When the president of Ohio's state school board posted her opposition to gun control, she used a powerful symbol to make her point: a picture of Adolf Hitler. When a well-known conservative commentator decried efforts to restrict guns, he argued that if only Jews in Poland had been better armed, many more would have survived the Holocaust.In the months since the Newtown, Conn., school massacre, some gun rights supporters have repeatedly compared U.S. gun control efforts to Nazi restrictions on firearms, arguing that limiting weapons ownership could leave Americans defenseless against homegrown tyrants.But some experts say that argument distorts a complex and contrary history. In reality, scholars say, Hitler loosened the tight gun laws that governed Germany after World War I, even as he barred Jews from owning weapons and moved to confiscate them.

  • Originally published 02/21/2013

    Why bogus quotations matter in gun debate

    (CNN) -- The Founding Fathers are frequently quoted in the gun control debate, but many of those quotations turn out to be fake.The most popular comment on a recent story about gun control featured a purported quotation from Thomas Jefferson. More than 2,000 votes pushed it to the top."When governments fear the people, there is liberty," reads the quotation. "When the people fear the government, there is tyranny. The strongest reason for the people to retain the right to keep and bear arms is, as a last resort, to protect themselves against tyranny in government."

  • Originally published 02/07/2013

    What's Still Missing From the Gun Control Debate

    Image via Shutterstock.Originally appeared on the Huffington Post.Behind the gun control debate lies a deeper one that we need to have. It would show that the danger to our freedom isn't coming from government censors and conspiracies but from marketing sensors that are bypassing our brains and hearts on the way to our gut instincts and wallets.

  • Originally published 02/07/2013

    Did gun control enable the Holocaust?

    Editor's Note: No, it did not.As gun control moved toward the top of the American agenda after the Dec. 14 massacre at a Connecticut elementary school, gun rights activists began to invoke a curious analogy: the Holocaust.On television, radio and in letters to the editor, the argument went that Hitler’s gun control laws left European Jews defenseless, and that the Holocaust would not have happened — or at least would not have been as catastrophic in scale — had Jews had guns....Many American Jews and others have had enough of the claim, and are denouncing as specious the comparison between the Third Reich law that forbade Jews to own guns and current gun control proposals under consideration by President Obama, Congress and state legislatures.The Anti-Defamation League “has always strenuously objected to the use of Nazi analogies to advance any kind of political debate, including the gun control debate,” said Deborah Lauter, the group’s civil rights director. “We believe it’s historically inaccurate and incredibly insensitive, particularly to Holocaust survivors and their families.”...

  • Originally published 01/29/2013

    Actually, Scalia's Legal Logic Permits Gun Control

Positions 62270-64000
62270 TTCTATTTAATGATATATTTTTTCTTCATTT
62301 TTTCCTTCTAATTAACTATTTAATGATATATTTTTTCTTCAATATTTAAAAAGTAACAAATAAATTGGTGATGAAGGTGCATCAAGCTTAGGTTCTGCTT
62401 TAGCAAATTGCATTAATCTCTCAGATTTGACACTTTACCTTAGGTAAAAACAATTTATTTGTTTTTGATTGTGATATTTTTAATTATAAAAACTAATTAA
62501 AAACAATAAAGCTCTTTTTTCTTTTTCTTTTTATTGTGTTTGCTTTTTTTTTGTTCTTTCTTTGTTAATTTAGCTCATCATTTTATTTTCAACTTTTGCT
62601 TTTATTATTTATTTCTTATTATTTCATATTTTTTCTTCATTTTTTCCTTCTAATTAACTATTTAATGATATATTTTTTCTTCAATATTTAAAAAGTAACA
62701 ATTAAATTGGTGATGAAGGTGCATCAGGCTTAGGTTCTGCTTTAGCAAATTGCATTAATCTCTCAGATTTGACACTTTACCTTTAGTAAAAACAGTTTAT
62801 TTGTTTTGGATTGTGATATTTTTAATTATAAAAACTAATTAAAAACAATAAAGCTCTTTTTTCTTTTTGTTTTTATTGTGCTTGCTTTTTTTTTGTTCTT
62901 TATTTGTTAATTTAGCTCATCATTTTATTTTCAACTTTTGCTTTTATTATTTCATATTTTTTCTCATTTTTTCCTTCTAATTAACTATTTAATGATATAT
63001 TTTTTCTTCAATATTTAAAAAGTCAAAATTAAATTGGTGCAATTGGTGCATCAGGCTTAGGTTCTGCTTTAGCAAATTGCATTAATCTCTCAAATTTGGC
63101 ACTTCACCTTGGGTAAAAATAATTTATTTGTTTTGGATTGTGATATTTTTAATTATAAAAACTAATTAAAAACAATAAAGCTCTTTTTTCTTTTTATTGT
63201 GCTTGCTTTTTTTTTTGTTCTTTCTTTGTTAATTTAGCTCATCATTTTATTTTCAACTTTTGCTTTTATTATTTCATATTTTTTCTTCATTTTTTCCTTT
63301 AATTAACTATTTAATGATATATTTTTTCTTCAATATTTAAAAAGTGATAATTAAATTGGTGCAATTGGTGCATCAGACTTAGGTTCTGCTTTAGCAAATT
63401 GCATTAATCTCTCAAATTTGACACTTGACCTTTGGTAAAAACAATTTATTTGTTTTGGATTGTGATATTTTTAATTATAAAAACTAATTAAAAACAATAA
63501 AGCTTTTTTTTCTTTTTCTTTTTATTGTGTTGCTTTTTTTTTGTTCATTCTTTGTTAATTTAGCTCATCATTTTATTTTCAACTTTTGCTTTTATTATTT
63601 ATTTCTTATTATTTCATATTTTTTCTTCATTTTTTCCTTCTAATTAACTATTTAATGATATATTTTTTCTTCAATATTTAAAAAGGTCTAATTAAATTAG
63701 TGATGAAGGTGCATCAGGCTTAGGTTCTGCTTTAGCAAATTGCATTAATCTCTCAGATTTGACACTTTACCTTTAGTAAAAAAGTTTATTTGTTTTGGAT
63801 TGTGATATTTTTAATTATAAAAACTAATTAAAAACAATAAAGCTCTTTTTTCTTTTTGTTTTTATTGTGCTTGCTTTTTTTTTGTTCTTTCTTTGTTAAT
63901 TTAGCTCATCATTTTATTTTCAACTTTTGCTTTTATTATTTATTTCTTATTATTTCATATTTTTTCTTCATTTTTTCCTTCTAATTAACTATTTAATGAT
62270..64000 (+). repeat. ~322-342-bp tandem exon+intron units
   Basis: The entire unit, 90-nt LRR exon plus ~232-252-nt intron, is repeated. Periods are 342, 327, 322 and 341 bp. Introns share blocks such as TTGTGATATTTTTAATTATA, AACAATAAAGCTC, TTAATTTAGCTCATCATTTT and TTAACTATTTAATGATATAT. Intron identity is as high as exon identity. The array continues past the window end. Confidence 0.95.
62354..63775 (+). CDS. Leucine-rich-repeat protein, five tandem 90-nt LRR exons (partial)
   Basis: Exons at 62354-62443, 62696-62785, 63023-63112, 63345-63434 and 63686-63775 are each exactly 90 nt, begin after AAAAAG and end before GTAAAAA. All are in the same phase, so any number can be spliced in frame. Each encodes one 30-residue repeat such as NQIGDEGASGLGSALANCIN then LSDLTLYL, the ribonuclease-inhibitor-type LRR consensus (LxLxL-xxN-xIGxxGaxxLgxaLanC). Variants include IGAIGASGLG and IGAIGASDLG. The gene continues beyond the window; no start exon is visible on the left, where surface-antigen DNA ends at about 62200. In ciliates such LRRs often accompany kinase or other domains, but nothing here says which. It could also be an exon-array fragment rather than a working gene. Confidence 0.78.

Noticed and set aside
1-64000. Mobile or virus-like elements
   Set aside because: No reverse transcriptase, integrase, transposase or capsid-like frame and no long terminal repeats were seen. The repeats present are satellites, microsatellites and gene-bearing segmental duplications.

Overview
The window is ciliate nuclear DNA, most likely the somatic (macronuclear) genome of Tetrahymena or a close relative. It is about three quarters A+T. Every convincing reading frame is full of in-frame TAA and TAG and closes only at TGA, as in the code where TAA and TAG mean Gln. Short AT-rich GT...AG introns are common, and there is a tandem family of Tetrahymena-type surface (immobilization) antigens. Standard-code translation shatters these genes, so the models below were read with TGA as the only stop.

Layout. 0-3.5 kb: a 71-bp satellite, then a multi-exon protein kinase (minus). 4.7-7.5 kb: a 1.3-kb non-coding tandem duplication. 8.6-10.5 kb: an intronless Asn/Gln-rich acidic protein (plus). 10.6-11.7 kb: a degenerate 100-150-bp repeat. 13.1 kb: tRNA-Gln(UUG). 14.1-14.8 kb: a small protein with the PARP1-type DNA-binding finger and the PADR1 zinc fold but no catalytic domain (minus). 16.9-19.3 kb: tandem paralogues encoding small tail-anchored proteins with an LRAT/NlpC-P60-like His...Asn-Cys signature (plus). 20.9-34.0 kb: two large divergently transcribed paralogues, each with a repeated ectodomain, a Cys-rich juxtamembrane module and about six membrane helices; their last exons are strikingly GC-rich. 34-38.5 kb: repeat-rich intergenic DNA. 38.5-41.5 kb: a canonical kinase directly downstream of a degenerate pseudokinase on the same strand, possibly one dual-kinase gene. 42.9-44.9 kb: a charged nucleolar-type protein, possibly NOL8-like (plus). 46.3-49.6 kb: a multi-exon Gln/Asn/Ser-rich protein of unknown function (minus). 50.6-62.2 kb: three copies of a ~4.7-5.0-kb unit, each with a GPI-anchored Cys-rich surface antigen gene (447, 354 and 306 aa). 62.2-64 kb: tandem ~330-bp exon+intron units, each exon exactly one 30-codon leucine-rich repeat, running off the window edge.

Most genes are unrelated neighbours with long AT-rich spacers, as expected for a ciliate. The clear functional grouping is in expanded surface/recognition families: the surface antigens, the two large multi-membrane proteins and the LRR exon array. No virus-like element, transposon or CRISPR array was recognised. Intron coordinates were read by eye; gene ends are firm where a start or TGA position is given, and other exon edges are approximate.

Image via Wiki Commons.In the wake of the mass killing of schoolchildren in Newtown, Connecticut, there's been renewed national debate on gun control, especially placing restrictions on individual access to military-style weapons.

  • Originally published 01/25/2013

    Jim Sleeper and Daniel J.H. Greenwood: To Stop Gun Violence, We Need to Remember We Can Regulate Corporate Speech and Advertising

    Jim Sleeper, a lecturer in Political Science at Yale, is a former New York Daily News columnist and the author of The Closest of Strangers. Daniel J.H. Greenwood, professor of law at Hofstra, writes on corporate governance and coauthored a brief in the Citizens United case.The Obama Administration's gun-control agenda is unlikely to prevail unless it's accompanied by a wrenching national struggle on two fronts: re-thinking the "well regulated" part of the Second Amendment, and curbing paid corporate gun glorification that undermines "free" speech under the First Amendment. As the president said in his inaugural address, we must re-impose rules of fair play on markets.National Rifle Association vice-president Wayne LaPierre was right to charge that violent video-games such as Doom and Call of Duty seed social storms of fear and mistrust with gladiatorial spectacles that have been virtual instruction manuals for mass shooters in Colorado, Connecticut and Norway, who were inveterate players of those games.

  • Originally published 01/24/2013

    Ira Chernus: Gun Ownership as Sin -- A Strategic, Secular Proposal for Gun Reform

    Ira Chernus is Professor of Religious Studies at the University of Colorado and author of “MythicAmerica: Essays.” He blogs at MythicAmerica.us.When you look at a gun, do you see danger or safety? It all depends on the angle you’re looking from, risk perception experts say. The gun control debate is ultimately a clash of competing worldviews, and it’s very fraught. Each side draws on symbolic narratives—I would call them myths—with deep roots in the American past.The big challenge for gun-control advocates will be to summon up a master-myth, a story that takes aim at the heart of the great American love affair with guns—and that will be a tricky shot.First, a tour of the contested terrain.Have Peacemaker, Will Travel

  • Originally published 01/22/2013